The post Is XRP Really A Security? Attorney’s Shocking Revelation Raises Eyebrows appeared first on Coinpedia Fintech News
In a recent twist to the ongoing discourse around the status of XRP, a reputable attorney and crypto enthusiast, Bill Morgan, has shed new light on why XRP may not meet the criteria for security. The debate was triggered by Jesse Hynes, the founder of Seed Starter.
Hynes opened the conversation with a provocative statement suggesting that early sales of XRP would likely be considered violations of securities laws. He opined that this would lay a groundwork that the SEC could leverage to pursue numerous other companies. The crux of his argument rested on the hypothesis that if something is sold for fundraising, it automatically becomes an investment contract.
A Different Of Opinion
Morgan responded, offering an alternative perspective. He supported Hynes’ distinction between early and later sales but went further to propose a scenario where digital assets could transition from being securities to non-securities.
He argued that Judge Torres could potentially conclude that sales to On-Demand Liquidity (ODL) customers are not investment contracts due to the absence of an expectation of profit and the immediate use of XRP. This would provide the needed clarity to unequivocally establish that XRP is not a security.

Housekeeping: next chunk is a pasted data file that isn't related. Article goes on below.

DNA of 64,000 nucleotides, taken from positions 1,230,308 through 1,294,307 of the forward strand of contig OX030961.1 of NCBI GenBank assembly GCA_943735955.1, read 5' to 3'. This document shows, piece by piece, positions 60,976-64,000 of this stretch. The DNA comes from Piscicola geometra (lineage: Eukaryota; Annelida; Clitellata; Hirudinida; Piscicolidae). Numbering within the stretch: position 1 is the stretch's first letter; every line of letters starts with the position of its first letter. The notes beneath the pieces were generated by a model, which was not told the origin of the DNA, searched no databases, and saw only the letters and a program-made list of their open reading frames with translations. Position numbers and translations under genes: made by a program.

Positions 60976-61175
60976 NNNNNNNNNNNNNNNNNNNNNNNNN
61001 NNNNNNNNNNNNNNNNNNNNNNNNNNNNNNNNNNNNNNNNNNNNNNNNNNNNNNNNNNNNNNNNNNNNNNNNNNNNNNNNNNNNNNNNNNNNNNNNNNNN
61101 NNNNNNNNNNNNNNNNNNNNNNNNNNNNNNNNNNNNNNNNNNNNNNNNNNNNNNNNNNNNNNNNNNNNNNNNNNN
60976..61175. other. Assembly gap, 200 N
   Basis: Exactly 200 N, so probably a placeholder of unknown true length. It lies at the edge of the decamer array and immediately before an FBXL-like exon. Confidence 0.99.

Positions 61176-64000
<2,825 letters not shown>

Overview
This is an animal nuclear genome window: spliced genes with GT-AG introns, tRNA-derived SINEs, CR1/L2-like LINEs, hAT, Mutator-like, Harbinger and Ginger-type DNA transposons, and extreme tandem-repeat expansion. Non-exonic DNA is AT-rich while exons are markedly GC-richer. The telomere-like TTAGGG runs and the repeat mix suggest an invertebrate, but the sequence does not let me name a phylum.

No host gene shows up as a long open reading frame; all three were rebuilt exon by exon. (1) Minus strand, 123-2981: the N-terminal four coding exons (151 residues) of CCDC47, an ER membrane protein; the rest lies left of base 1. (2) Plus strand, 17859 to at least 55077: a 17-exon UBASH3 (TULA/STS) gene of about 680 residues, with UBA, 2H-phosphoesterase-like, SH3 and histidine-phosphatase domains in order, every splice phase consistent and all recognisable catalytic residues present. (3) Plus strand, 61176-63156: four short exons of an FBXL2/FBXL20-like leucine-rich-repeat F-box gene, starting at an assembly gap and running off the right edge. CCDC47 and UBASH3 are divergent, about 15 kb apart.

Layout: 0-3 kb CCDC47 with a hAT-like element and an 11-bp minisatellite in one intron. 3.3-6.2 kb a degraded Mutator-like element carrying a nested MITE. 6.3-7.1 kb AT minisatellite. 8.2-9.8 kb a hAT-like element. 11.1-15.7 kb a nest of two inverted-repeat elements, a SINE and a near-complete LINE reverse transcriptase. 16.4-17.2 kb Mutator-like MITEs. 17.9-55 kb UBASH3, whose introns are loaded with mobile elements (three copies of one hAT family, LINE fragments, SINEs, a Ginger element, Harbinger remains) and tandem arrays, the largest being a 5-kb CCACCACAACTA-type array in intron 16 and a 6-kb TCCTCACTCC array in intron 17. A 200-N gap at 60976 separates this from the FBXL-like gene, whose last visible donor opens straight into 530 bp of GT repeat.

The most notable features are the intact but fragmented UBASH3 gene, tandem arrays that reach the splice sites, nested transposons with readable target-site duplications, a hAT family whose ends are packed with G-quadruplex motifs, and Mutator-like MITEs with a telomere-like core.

How Will The Situation Play Out?
Hynes voiced his concern that Judge Torres might sidestep the issue entirely, focusing only on Ripple sales and leaving the asset itself and secondary market sales in a state of ambiguity.
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Morgan contested this, highlighting that the judge could not overlook ODL sales as some fell within the XRP sales period alleged in the complaint. He further referenced Judge Torres’ recent decision on the sealing issue, suggesting her awareness of the difference between programmatic and institutional sales of XRP and sales of XRP to ODL customers.
In the final round of this exchange, Morgan stated that ODL customer sales could not be classified as Ripple sales unless a significant factual and legal error was made by focusing on the asset rather than the circumstances of the sale.